On the last full day of the Royal Visit 2016 the Duke and Duchess of Cambridge once again left Prince George and Princess Charlotte behind in Victoria to visit Haida Gwaii, an island off the coast of British Columbia.
READ MORE: Full coverage of the royal visit
They arrived in the village of Skidegate at about 11:50 a.m., where crowds gathered ahead of their arrival. Seven paddlers who helped ferry the Duke and Duchess of Cambridge to the Haida Gwaii village of Skidegate wore teal-coloured T-shirts with the words “No LNG” on them, following the federal government’s conditional approval of an LNG project.
READ MORE: Cutest moments from the children’s party
Global News reporter Aaron McArthur is in Haida Gwaii to cover the visit and was flown up there early Friday morning in a military transport aircraft.
After they landed, the royals transferred to a traditional Haida canoe and helped paddle around to the beach at the Haida Heritage Centre and Museum, arriving at 12:15 p.m. The vessel was a 15-metre replica war canoe.
Watch below: Prince William, Kate arrive at Haida Heritage Centre
More than a dozen chiefs and elders welcomed the Duke and Duchess to the hall.
The royal couple were officially welcomed with an address by the president of the Haida Nation. They also saw a cultural performance by around 30 local children, who dedicated a dance to the survivors of Canada’s residential schools, highlighting their personal journeys.
Watch below: Prince William and Kate take in cultural events, visit hospital in Haida Gwaii
“We are survivors,” Haida Nation spokesman Peter Lantin told William and Kate.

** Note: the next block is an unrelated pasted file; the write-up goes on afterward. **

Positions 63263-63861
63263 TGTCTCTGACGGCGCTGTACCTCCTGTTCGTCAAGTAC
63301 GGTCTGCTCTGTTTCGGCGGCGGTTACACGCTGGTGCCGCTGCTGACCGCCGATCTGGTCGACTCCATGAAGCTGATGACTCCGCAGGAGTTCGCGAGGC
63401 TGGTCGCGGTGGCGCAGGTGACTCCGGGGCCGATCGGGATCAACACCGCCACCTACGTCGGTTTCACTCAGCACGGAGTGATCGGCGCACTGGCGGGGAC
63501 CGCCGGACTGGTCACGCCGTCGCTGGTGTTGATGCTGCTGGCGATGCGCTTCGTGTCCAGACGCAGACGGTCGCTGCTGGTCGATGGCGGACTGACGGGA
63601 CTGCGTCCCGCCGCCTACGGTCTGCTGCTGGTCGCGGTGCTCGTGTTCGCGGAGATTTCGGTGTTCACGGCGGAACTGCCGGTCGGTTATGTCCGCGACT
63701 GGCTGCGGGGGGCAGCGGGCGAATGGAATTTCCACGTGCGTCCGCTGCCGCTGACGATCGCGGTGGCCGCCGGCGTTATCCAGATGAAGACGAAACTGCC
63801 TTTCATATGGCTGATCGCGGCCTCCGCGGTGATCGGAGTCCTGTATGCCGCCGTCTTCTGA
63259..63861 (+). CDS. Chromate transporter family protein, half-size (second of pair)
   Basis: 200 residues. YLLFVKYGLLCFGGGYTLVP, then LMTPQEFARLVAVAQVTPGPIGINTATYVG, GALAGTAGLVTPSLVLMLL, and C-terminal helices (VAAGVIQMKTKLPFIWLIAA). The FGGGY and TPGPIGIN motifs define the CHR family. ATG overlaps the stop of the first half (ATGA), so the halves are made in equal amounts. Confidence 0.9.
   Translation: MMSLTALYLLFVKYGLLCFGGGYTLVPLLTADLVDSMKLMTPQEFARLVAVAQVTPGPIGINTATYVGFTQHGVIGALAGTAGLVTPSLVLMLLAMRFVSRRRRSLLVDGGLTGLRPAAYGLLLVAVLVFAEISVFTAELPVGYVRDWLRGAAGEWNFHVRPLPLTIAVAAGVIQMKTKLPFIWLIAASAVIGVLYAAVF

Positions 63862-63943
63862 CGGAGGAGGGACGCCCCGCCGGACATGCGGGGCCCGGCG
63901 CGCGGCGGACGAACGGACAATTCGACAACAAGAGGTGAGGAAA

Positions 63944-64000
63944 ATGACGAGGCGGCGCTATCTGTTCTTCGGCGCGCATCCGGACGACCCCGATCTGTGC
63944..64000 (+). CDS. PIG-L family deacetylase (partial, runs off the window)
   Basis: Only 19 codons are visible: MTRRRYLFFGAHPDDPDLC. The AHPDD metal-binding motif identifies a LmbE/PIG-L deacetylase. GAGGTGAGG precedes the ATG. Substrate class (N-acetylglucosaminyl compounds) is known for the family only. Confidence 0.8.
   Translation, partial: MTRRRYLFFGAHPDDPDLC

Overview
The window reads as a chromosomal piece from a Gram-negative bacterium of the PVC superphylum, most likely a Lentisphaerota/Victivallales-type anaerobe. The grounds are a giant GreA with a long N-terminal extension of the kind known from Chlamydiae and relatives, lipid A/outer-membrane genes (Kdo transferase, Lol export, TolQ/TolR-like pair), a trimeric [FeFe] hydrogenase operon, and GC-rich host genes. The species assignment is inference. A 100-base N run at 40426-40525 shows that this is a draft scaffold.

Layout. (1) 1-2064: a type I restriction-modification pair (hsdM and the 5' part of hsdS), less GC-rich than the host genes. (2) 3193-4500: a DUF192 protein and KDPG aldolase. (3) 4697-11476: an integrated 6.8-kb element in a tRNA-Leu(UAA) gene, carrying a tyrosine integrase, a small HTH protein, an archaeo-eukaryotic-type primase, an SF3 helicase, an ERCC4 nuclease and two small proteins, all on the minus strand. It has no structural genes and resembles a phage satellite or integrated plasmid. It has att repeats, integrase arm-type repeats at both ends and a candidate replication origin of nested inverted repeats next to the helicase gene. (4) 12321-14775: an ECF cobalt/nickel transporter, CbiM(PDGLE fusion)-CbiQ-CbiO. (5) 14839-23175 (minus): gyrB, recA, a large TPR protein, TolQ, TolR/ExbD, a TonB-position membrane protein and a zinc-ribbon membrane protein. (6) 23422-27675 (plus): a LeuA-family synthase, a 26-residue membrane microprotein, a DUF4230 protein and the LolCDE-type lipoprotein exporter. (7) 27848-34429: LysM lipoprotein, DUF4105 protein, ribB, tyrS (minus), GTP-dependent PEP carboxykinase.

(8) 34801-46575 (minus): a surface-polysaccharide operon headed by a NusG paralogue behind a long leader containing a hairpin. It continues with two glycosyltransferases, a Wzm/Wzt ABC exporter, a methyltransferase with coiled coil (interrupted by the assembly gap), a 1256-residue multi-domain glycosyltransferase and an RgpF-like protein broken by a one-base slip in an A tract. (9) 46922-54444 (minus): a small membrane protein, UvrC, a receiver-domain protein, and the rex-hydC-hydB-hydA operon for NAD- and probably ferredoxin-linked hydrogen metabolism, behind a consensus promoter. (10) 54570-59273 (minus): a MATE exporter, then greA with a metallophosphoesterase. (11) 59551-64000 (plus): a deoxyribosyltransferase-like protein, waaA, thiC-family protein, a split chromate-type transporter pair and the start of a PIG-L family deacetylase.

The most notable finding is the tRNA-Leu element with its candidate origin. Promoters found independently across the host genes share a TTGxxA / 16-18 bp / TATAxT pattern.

“We owe our existence to these islands and these waters. We know that good will come from your visit to Haida Gwaii because you bring hope.”
Will and Kate learned about the tradition of carving totems and cultural practices.
“The historic link between the Crown and the First Nations people is strong and is one that I hold dear to my heart,” Prince William said in a speech to the community.
Just after 2 p.m., they officially opened the new Haida Gwaii Hospital and Care Centre in the Village of Queen Charlotte and met with people who have been treated there. The care centre means that women no longer have to leave Haida Gwaii to give birth in a hospital.
The Duke and Duchess of Cambridge talked to those who have benefited from these services: local mothers, fathers and children who explained past challenges of pregnancies and births on the island, and what the new facility means to them.
At 2:40 p.m., the royals joined youth from the Skidegate Youth Centre to fish on the waters of the Hectate Strait. The area is renowned for some of the best salmon and halibut fishing in the world.
Watch below: Prince William and Kate go on fishing trip off coast of BC
Will and Kate boarded after guides reeled in one salmon, and took close looks at the crabs caught during the trip.
They then made their way to Victoria, where they will spend the last night of their Canadian royal tour.
Kate was wearing a dark green blazer by Smythe, a Canadian women’s clothing brand.
The Haida Gwaii islands were known as the Queen Charlotte Islands until 2009 when the province and the Haida Nation reached a historic reconciliation agreement. As a result, the island chain went back to its original name.
With files from The Canadian Press